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By Courtenay R. Hall

Are the Disney princesses bad for our daughters?

After I found out my second child was a girl, I was shocked, surprised, and totally excited. Her brother came first, and I was positive she was going to be a boy as well. By nature, I am not a girly girl. I never have been and at 31 years old probably never will be. I was never enchanted with princesses, not that I can recall anyway. Sure, I really liked the Disney princesses, but that was as far as it went for me. I also knew that my daughter was not going to wear onesies, t-shirts, or pants with writing on the butt that said "princess," "spoiled," or "diva." I was not and am still not a fan of those at all.

My daughter is like a lot of 4-year-old little girls who love the Disney princesses. She is learning their names and is starting to enjoy the movies more and more. She likes to wear her tiara and turn her Meme into a frog with her magic wand. She also likes to say, "Mum Mum, I'm a princess. I'm beautiful." I have read a lot of articles about Disney princesses being bad for little girls' self-esteem. To be honest, I have never really thought much about it. I can understand why people might think they could be, considering the pretty dresses, finding Prince Charming, and flawless beauty. I guess that is why they call them fairy tales and not real-life tales.

While researching this article, I came across a few readings. One was about a book called Cinderella Ate My Daughter. As I was reading the article, I started to understand more of why people think it could be bad. Their children were not wanting anything other than princess clothes, trying to mimic the princesses they see in movies all the time — but isn't that just pretend? Is it not our job as parents to encourage imagination in our children, all the while helping them to understand the difference between a fairy tale and real life? We also have to be there to help build their self-esteem and not rely on fairy tales and movies to do it for us.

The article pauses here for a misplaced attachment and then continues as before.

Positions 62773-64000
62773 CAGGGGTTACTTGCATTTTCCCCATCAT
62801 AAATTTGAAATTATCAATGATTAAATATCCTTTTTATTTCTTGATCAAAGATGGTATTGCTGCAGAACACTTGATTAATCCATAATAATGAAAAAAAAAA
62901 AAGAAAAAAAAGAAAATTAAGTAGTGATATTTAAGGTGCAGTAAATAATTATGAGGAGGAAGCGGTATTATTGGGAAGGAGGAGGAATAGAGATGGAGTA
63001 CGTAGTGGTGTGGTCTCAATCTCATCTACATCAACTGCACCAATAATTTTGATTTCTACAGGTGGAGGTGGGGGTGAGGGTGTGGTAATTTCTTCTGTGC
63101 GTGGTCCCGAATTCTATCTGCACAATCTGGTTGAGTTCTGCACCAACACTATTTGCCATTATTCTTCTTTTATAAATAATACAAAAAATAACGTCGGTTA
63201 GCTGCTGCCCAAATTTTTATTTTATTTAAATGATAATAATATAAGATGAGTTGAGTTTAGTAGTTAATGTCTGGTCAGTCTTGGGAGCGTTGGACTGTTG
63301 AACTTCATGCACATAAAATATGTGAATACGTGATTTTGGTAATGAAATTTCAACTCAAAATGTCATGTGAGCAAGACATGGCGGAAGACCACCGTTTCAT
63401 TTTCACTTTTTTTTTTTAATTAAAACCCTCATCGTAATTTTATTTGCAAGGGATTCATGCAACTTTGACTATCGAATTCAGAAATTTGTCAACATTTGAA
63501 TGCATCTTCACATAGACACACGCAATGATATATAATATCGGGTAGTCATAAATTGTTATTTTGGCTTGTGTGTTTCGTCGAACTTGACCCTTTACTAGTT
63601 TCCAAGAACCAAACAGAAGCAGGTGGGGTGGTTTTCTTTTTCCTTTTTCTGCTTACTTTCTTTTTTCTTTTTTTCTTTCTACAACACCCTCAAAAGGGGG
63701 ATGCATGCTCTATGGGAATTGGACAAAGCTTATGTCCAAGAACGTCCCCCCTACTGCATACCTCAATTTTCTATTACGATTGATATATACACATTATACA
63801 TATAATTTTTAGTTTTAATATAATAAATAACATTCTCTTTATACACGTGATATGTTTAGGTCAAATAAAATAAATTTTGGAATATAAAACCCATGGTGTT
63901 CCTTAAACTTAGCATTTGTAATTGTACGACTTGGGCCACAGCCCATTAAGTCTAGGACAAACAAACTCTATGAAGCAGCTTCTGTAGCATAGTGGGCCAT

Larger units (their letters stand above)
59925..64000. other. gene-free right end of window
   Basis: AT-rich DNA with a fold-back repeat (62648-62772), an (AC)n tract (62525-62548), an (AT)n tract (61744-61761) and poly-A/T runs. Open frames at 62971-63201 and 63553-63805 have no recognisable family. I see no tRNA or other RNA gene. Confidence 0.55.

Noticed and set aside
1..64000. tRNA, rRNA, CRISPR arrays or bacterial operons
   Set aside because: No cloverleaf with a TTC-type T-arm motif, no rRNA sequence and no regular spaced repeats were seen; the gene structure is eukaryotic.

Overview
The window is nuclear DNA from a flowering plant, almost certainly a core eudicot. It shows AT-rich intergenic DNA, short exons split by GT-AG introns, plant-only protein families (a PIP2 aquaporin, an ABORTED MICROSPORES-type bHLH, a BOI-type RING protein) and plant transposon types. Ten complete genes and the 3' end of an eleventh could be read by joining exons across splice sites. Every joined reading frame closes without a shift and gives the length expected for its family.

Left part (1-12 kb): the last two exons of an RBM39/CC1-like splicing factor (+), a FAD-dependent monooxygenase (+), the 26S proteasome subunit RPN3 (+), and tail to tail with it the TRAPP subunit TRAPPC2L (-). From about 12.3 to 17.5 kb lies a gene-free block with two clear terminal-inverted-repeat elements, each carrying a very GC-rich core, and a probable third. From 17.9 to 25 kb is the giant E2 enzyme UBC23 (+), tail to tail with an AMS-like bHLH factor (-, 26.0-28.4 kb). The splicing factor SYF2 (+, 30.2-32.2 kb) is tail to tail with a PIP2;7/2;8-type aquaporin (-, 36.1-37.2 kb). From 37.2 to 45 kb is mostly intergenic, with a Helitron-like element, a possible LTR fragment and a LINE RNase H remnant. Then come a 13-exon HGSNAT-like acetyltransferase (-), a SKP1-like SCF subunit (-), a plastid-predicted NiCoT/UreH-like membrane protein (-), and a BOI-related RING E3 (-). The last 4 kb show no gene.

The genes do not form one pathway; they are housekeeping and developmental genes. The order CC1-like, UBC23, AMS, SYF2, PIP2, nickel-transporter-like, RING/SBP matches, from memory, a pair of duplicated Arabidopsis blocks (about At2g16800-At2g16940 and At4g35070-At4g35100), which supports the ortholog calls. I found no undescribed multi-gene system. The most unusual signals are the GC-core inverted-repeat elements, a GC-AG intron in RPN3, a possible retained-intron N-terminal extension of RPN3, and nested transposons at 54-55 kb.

I think it is important as parents to be able to walk that line, and not let the idea of a princess mean that we let our children run amok with the idea of being a fairytale princess. There is a difference between being spoiled and pretending to be a princess. I also think the Disney princesses can help a child's self-esteem in a good way. It does not always need to be negative. If you personally see your child experiencing a negative effect in regards to these things, you need to step up and fix it, not sit back and blame. I, for one, always admired the princesses; they were brave, kind women who came out of their shells to discover the women they wanted to be. They had good morals. They loved their family and friends, and most had adorable animal companions. I would much rather my daughter look up to a Disney princess than a lot of the other so-called role models that are gracing the media today.

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